Anyways, just thought that I'd share where I'm at in my journey and hopefully get some feedback on the person who is most likely going to poking around in my brain.

Kevin

  • Like 1

Share this post


Link to post
Share on other sites

Don't have dbs if you are unsure if you need dbs. Dr okuns group don't necessarily recommend dbs if you are satisfied with meds as you can read in PDF. Some center like to persuade you to do dbs early than late. This is not very helpful given complications from dbs. Dbs come with a trade off usually with speech, balance, other emotional side effects like uncontrollable anger, depression etc etc. Only consider it when it's worth the trade off. Also consider doing 1 sided dbs as it will greatly reduce speech balance and other side effects. You may not need other side in your life time. My recommendation is Only do dbs when you really really really feel that have no other way around. Less is better with dbs or none if you can stay happy with just meds. You really don't need machine and holes drilled in your head unless you really have to.

 

 

 

Edited by waruna01

Share this post


Link to post
Share on other sites
12 hours ago, waruna01 said:

Also read this Guide_to_DBS_Stimulation_Therapy.pdf

 

 

This link doesn't work.  Would you mind fixing it or reposting an entire web address?

Thanks,

Kevin

 

Never mind...I found it.  Thanks.

Edited by RNwithPD
Update

Share this post


Link to post
Share on other sites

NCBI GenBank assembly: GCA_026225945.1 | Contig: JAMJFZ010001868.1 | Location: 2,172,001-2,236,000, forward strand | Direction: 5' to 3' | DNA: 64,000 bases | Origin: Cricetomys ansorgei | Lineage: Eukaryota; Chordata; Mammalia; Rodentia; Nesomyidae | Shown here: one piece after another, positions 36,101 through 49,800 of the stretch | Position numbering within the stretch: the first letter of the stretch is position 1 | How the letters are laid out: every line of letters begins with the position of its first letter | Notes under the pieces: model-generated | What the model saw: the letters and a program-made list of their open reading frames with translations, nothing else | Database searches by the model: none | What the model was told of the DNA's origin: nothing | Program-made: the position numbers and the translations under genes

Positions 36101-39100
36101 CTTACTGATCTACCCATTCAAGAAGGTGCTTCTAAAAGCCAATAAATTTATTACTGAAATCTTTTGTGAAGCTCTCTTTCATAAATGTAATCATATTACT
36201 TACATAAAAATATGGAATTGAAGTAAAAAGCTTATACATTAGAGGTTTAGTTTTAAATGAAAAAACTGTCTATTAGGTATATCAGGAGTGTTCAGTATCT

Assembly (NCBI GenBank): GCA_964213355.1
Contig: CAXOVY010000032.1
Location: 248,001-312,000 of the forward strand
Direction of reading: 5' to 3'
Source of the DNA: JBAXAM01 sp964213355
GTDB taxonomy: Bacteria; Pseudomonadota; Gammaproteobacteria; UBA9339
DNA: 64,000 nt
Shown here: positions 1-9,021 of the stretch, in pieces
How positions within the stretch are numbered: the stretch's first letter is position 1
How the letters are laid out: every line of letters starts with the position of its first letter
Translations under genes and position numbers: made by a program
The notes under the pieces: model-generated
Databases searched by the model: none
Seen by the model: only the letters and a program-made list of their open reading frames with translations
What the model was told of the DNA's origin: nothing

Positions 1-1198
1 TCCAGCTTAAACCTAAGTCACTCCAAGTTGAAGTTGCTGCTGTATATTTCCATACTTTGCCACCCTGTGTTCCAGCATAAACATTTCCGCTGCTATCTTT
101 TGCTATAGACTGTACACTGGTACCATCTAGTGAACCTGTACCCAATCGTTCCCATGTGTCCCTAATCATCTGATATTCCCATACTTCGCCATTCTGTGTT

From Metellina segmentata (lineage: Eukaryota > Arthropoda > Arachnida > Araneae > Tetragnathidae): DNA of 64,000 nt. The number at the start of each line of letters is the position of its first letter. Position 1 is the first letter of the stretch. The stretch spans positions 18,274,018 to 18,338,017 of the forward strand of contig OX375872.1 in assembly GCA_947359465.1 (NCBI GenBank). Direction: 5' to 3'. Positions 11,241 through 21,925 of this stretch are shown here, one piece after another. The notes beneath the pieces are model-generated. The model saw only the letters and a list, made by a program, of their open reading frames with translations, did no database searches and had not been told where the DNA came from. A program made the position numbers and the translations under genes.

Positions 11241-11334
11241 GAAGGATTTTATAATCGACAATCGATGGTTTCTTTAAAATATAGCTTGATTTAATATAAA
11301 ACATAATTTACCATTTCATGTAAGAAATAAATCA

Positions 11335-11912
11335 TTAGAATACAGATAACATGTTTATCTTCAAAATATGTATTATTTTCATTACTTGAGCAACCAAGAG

Right now I'm seriously considering not having surgery. When my doctor and I agreed to move forward towards DBS in July, she said that the DBS coordinator would call me to schedule everything. They called several days later and scheduled an appointment for me to come in and do the videotaped assessment as well as the psych exam. On the day of the appointment, I showed up at my doctor's office to check in, but they didn't have me on the schedule. I explained the reason why I was there, and the receptionist started making phone calls. After about 5 minutes, she put me on the phone with a lady who said that I was at the wrong location. She said the directions to the "physical therapy" center was in the packet of information that they sent me. However, I never received a packet of information. The lady on the phone apologized and said that the DBS coordinator who scheduled my appointment was no longer working in that department, and that she must have forgot to send me the package before she left. After waiting several more minutes, the receptionist received a fax with the directions to the physical therapy center and gave it to me. Needless to say, I was late for the appointment and I wasn't happy.